I agree with the article that we ought to be able to impose some useful minimums in the USA, just like in the EU.


"...it has parliamentary systems that represent people more than the current American system."

The EU is composed of seven major institutions, only one of which has direct representation by voters (the EU parliament), and the number of representatives of each country is roughly proportional to their size, so any given voter of a small EU country has effectively zero representation (not good). Not defending America where our unelected bureaucrats often have more control over citizen's lives than elected officials, but the EU is very far from a democratic, representative system.


Note the U.S. has survived 240 yrs including the existential crisis of the civil war as well as many lesser challenges. It's proven.

The EU has been around for a much shorter time but it is in crisis now as much as it would like to deny it.


The US and the EU were founded on very very different principals.

The EU started as a trade agreement and when the EU was officially founded one of the founding principals was that it would never attempt to supersede or replace national sovereignty, which has clearly not been the case for the past decade if not longer.

The EU also has fundamental flaws in it's institution and probably the worse monetary institution currently in existence which is the ECB.

The EU needs to either scale back and go back to it's trade agreement roots or stop pretending it's not a quasi federation and just go on with it.


> The EU is composed of seven major institutions, only one of which has direct representation by voters (the EU parliament), and the number of representatives of each country is roughly proportional to their size, so any given voter of a small EU country has effectively zero representation (not good). Not defending America where our unelected bureaucrats often have more control over citizen's lives than elected officials, but the EU is very far from a democratic, representative system.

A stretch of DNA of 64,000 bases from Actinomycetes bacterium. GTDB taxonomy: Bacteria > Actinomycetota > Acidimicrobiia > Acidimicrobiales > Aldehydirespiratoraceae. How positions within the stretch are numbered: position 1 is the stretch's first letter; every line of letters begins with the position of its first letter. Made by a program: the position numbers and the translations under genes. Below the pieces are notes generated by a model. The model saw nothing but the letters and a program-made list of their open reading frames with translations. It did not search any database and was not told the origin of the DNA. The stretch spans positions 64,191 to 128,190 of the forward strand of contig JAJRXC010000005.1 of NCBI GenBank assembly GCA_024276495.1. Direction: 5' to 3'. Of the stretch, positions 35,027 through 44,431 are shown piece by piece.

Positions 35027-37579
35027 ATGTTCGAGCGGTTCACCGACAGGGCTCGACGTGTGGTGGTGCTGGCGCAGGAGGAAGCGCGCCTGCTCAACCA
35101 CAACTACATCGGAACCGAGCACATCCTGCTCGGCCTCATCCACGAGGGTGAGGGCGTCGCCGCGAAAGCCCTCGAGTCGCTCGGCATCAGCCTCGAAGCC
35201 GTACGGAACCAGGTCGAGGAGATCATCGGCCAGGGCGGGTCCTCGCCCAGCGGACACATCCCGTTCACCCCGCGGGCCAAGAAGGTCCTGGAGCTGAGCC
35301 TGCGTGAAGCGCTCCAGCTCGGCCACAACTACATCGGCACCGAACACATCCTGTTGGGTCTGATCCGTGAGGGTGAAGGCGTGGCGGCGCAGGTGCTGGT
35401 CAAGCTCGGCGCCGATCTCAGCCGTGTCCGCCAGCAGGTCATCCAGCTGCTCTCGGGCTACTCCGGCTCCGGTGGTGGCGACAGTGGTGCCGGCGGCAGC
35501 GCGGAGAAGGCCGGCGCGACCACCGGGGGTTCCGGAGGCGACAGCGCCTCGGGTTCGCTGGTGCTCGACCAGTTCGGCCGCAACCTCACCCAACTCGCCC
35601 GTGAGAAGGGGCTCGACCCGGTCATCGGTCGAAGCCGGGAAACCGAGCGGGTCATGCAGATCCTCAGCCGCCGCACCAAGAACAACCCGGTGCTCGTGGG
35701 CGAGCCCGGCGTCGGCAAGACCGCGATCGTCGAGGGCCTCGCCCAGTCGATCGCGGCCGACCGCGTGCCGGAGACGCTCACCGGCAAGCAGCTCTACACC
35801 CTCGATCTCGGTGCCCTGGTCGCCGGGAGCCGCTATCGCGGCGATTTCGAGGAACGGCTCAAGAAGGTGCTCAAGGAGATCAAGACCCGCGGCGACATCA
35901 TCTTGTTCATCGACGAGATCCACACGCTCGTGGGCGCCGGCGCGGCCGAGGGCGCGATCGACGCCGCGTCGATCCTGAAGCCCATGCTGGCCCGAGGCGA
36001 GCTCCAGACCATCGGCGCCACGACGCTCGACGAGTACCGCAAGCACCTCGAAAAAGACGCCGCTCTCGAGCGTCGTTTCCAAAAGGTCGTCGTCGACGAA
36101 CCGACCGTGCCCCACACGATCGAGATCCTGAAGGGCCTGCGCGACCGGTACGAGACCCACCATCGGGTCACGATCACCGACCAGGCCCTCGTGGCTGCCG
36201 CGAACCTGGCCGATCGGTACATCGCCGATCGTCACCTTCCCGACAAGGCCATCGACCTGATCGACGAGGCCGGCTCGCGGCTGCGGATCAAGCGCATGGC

EU Parliament elections are actually not proportional; smaller member states get more MEPs per voter than larger member states. The interests of smaller member states are primarily protected in the Council of the EU, anyway, with its qualified majority voting; MEPs tend to vote along party lines these days.

The "seven major institutions" is bit misleading, too, as then you'd also have to include the Fed, the GAO, and the Supreme Court for the US. Only the European Parliament, the Council of the EU, and the European Commission are involved in the actual lawmaking process within the EU.

That said, I agree that the EU having a "parliamentary system that represents people more than the current American system" is at best a dubious claim. The EU's system is modeled after a parliamentary democracy, the US has a presidential system; arguing which type represents people more is about as productive as debating the number of angels that can dance on the head of a pin.


> The "seven major institutions" is bit misleading, too, as then you'd also have to include the Fed, the GAO, and the Supreme Court for the US. Only the European Parliament, the Council of the EU, and the European Commission are involved in the actual lawmaking process within the EU.

I would certainly include the policy-making organizations in the US as qualified for the title of powerful, unelected bureaucrats, including the Fed, FDA, USDA, DoC, etc., but that's a different topic.

To your point about proportional representation; I said "roughly" proportional -- but please see the full list of the current EUP members by country here and consider whether every nation's (or ANY nation's) citizenry is being adequately represented: http://www.europarl.europa.eu/news/en/news-room/20130610IPR1...